The adage “If you’re not paying for it, you’re not the customer; you’re the product” existed, in some form, long before the internet took over our brains. But in the last several months, with remarkable swiftness, it seems many of those walking-and-talking human products—and the legislators who represent them—have suddenly realized the full truth of this and reacted with fury.
It was only in January that Karina Gould, minister of democratic institutions, introduced a plan to combat foreign and online interference in the upcoming election. The government announcement described the plan in part—with touching confidence or weapons-grade naïveté, depending on how you viewed it—as simply, “Expecting social media platforms to act.”
There were no mechanisms outlined to make that happen: it just would, somehow.
By early April, when the Canadian Security Establishment released a report on foreign interference, Gould was “not feeling great” about the eagerness of social media companies to live up to those virtuous expectations. “We have not really seen that much progress with them,” she said. “I don’t have the confidence that they’re disclosing everything with us.”
Just a few weeks later, Privacy Commissioner Daniel Therrien announced that Facebook had broken the law gobbling up the private information of hundreds of thousands of Canadians as part of the Cambridge Analytica scandal, and he would seek a court order to force the recalcitrant company to change its “essentially empty” privacy protections. By then, the hopes for voluntary improvement had evaporated. “We understand that the time of self-regulation is coming to an end,” Gould said.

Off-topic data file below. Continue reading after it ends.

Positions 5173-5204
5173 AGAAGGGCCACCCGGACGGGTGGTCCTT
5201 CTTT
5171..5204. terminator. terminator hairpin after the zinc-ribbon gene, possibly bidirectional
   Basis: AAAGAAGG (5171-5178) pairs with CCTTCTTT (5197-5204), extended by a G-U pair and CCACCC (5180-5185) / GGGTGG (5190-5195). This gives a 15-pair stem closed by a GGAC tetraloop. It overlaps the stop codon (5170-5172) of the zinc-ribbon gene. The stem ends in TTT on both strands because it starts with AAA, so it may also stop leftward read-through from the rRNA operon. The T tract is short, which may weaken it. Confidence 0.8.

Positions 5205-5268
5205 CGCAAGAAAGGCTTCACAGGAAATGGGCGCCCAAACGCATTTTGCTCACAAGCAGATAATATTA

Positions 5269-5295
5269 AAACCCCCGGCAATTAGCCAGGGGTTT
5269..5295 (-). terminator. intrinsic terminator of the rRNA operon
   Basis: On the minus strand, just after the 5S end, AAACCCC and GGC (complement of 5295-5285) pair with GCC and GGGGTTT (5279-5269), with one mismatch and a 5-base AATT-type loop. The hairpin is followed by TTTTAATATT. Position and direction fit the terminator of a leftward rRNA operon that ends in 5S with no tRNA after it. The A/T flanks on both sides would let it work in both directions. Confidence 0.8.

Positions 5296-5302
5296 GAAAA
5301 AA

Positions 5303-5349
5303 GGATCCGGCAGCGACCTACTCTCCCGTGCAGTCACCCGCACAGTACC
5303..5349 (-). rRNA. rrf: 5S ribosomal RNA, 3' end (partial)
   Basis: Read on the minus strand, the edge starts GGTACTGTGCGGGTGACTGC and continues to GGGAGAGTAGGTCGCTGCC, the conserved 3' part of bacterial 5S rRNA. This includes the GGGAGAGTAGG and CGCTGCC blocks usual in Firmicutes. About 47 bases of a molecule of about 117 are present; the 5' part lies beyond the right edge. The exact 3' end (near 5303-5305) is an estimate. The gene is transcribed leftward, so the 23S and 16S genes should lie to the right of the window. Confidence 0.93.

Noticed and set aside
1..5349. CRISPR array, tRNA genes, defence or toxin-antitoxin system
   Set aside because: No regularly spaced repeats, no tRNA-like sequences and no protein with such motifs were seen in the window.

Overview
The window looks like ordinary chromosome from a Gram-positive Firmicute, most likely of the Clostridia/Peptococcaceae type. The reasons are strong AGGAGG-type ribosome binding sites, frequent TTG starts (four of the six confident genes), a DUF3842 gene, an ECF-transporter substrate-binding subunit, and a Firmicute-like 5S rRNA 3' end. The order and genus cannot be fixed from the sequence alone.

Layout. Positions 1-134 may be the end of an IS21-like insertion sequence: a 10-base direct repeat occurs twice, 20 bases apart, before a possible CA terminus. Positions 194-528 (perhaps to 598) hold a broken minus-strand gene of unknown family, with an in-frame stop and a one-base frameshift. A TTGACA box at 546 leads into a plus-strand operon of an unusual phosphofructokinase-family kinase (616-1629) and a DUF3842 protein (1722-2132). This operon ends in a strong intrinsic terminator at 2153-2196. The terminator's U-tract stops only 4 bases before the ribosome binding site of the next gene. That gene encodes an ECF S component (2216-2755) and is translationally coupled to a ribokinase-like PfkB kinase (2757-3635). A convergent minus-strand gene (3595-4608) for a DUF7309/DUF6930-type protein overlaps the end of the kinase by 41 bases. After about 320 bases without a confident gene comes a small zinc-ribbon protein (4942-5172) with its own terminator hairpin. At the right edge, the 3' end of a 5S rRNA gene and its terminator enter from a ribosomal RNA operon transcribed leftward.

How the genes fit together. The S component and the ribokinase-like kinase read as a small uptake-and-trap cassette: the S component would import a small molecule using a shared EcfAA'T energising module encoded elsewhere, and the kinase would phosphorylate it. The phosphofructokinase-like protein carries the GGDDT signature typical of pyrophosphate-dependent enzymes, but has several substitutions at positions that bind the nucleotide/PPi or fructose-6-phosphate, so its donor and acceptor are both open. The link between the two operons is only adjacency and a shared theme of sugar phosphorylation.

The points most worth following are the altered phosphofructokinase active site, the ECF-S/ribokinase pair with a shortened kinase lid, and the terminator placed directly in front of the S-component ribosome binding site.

Which brings us to the end of May, when an international committee—called, rather grandly, the International Grand Committee on Big Data, Privacy and Democracy—comprised of Canadian MPs and legislators from a dozen other countries, including the U.K., Ireland, Singapore, Mexico, Germany, Chile and Morocco, gathered in Ottawa to grill executives from tech and social media giants on every aspect of their business models and civic conduct.
Sometimes a symbolic gesture can be hammily obvious but also highly effective, and so it was with the two empty chairs parked at the witness table behind nameplates emblazoned “Mark Zuckerberg” and “Sheryl Sandberg.”